probabilities of uncertain outcomes. For example, suppose we have evidence about the number of defects
discovered in testing. When we enter this evidence all the probabilities in the entire net are updated.
In Figure 3 we provide a screen dump from the Hugin tool of what happens when we enter some evidence
into the BBN. In order for this to be displayed in one screen we have used a massive simplification for the
range of values in each node (we have restricted it to 3 values: low, medium, high), but this is still sufficient
to illustrate the key points. Where actual evidence is entered this is represented by the dark coloured bars. For
example, we have entered evidence that the design complexity for the module is high and the testing accuracy
is low. When we execute the BBN all other probabilities are propagated. Some nodes (such as ‘problem
complexity’) remain unchanged in its original uniform state (representing the fact that we have no
information about this node), but others are changed significantly. In this particular scenario we have an
explanation for the apparently paradoxical results on pre-and post-release defect density. Note that the defect
density discovered in testing (pre-release) is likely to be ‘low’ (with probability 0.75). However, the post-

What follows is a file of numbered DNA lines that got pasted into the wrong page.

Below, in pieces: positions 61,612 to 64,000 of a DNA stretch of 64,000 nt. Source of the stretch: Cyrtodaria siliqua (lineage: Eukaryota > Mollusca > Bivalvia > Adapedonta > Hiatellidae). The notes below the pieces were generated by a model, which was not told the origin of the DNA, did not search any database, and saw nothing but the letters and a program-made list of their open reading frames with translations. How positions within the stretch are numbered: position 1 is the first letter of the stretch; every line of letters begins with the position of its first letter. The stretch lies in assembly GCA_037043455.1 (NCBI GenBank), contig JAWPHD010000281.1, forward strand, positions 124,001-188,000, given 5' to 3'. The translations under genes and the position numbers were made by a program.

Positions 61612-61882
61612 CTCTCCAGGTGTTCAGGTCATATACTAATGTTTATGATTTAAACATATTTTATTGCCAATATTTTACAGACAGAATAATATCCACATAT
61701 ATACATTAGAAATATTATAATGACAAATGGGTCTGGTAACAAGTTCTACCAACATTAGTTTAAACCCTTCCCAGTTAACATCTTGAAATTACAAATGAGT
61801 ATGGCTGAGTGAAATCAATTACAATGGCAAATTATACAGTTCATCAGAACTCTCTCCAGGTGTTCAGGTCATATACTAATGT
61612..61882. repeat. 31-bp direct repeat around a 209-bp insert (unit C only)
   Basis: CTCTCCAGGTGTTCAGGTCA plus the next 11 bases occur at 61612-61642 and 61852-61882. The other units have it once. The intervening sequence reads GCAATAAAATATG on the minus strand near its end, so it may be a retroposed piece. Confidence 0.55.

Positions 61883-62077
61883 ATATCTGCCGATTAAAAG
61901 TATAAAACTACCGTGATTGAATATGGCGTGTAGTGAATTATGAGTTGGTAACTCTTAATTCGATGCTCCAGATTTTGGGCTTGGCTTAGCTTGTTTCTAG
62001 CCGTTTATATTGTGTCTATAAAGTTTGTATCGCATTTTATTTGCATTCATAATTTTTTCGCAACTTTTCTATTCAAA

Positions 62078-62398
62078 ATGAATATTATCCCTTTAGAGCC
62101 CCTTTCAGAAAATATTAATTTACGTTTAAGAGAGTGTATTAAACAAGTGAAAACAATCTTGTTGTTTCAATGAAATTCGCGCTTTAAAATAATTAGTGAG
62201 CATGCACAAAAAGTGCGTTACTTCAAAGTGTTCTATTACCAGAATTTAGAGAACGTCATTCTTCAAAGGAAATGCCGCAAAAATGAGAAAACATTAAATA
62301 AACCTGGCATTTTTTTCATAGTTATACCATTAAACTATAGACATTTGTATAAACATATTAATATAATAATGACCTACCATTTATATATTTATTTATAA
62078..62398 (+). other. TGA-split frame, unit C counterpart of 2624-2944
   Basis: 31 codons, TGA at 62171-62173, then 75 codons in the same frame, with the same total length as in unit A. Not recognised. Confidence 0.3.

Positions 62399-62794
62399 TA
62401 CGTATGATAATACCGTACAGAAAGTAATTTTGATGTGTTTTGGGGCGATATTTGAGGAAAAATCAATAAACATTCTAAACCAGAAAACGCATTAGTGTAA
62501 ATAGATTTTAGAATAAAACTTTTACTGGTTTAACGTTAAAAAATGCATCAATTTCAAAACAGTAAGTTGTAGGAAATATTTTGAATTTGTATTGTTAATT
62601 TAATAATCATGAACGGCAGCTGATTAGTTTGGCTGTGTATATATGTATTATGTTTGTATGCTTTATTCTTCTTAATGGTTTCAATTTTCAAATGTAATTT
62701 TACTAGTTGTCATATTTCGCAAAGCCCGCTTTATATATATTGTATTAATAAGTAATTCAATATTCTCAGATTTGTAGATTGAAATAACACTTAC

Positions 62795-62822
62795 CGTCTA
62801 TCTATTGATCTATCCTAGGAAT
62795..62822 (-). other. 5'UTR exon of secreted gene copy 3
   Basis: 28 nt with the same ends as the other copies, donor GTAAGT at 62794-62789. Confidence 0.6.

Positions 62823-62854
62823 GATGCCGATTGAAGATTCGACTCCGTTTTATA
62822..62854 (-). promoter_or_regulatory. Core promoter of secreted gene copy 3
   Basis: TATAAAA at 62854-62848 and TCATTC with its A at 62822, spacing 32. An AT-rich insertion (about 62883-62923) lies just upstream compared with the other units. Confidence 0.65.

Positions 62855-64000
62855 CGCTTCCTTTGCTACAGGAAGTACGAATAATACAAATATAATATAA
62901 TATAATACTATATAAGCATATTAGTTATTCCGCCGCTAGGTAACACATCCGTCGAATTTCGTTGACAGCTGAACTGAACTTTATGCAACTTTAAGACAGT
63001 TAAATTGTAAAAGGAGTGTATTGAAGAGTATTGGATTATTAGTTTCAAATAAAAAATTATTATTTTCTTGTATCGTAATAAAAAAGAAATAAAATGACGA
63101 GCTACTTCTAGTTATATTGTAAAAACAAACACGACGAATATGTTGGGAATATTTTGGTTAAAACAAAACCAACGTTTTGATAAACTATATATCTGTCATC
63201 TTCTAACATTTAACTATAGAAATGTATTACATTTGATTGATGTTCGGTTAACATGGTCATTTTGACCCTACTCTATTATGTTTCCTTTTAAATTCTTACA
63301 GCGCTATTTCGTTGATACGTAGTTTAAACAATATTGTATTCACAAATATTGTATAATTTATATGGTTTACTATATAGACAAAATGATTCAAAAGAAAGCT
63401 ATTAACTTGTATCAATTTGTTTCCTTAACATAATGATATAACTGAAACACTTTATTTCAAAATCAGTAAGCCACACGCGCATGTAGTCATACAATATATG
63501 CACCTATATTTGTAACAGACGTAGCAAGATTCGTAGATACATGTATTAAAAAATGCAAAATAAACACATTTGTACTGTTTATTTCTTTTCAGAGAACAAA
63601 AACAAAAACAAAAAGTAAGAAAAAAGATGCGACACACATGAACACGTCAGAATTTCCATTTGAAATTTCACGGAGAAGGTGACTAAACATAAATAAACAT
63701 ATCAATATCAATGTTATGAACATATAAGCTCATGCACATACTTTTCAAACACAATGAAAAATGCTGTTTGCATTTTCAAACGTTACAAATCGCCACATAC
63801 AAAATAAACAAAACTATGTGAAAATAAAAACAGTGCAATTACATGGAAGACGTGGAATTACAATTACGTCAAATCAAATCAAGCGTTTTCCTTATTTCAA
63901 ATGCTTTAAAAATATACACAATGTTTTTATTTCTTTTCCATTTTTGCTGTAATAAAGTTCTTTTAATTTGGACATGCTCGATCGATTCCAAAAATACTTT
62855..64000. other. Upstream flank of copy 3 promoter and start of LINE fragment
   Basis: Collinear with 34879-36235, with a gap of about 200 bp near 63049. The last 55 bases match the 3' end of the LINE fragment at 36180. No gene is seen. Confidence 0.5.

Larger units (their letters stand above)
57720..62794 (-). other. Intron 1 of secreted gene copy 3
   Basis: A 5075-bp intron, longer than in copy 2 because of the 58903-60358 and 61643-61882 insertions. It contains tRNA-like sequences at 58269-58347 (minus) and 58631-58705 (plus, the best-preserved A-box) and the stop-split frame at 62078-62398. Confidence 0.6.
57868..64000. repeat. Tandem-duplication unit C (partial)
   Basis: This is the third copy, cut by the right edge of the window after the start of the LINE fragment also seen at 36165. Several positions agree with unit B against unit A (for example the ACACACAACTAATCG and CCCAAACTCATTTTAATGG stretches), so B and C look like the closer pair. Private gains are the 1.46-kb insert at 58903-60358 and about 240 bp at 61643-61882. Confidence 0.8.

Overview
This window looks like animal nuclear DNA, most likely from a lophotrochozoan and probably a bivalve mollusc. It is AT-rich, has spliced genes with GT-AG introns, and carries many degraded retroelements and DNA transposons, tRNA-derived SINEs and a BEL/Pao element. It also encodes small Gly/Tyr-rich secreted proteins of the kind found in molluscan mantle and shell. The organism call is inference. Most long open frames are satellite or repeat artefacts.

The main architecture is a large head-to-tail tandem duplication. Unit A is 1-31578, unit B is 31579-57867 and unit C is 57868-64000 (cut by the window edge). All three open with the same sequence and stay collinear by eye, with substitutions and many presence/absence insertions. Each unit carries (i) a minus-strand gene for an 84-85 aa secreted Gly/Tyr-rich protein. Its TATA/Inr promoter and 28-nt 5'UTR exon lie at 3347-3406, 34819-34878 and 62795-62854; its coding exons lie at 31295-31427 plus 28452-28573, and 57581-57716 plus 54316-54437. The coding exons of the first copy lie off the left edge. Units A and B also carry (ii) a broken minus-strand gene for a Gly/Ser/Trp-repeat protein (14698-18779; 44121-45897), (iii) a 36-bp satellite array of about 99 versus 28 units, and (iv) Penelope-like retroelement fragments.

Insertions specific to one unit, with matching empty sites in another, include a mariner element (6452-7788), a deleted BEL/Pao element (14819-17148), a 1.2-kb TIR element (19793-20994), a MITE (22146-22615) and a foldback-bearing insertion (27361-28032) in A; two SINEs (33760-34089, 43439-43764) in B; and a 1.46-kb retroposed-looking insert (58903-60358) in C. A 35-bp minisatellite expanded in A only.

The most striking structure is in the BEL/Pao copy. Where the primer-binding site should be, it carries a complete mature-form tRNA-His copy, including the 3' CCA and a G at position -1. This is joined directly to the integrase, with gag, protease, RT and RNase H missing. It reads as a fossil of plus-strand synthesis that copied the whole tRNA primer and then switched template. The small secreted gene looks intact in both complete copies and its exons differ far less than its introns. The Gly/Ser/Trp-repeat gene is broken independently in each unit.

release failure density is likely to be ‘high’ (probability 0.63).
Figure 2: Entering evidence into the BBN — an explanation for the ‘paradox’ of low defect density pre-release but high
defect density post-release
This is explained primarily by the evidence of high operational usage, low testing accuracy, and to a lesser
extent the low design effort.
The example BBN is based only on metrics data that was either already being collected or could easily be
provided by project personnel. Specifically it assumes that the following data may be available for each
• defect counts at different testing and operation phases
• size and ‘complexity’ metrics at each development phase (notably LOC, cyclomatic complexity)
• the kind of benchmarking data described in hypotheses 7 and 8 of Table 1
• approximate development and testing effort
At any point in time there will always be some missing data. The beauty of a BBN is that it will compute the
probability of every state of every variable irrespective of the amount of evidence. Lack of substantial hard
evidence will be reflected in greater uncertainty in the values.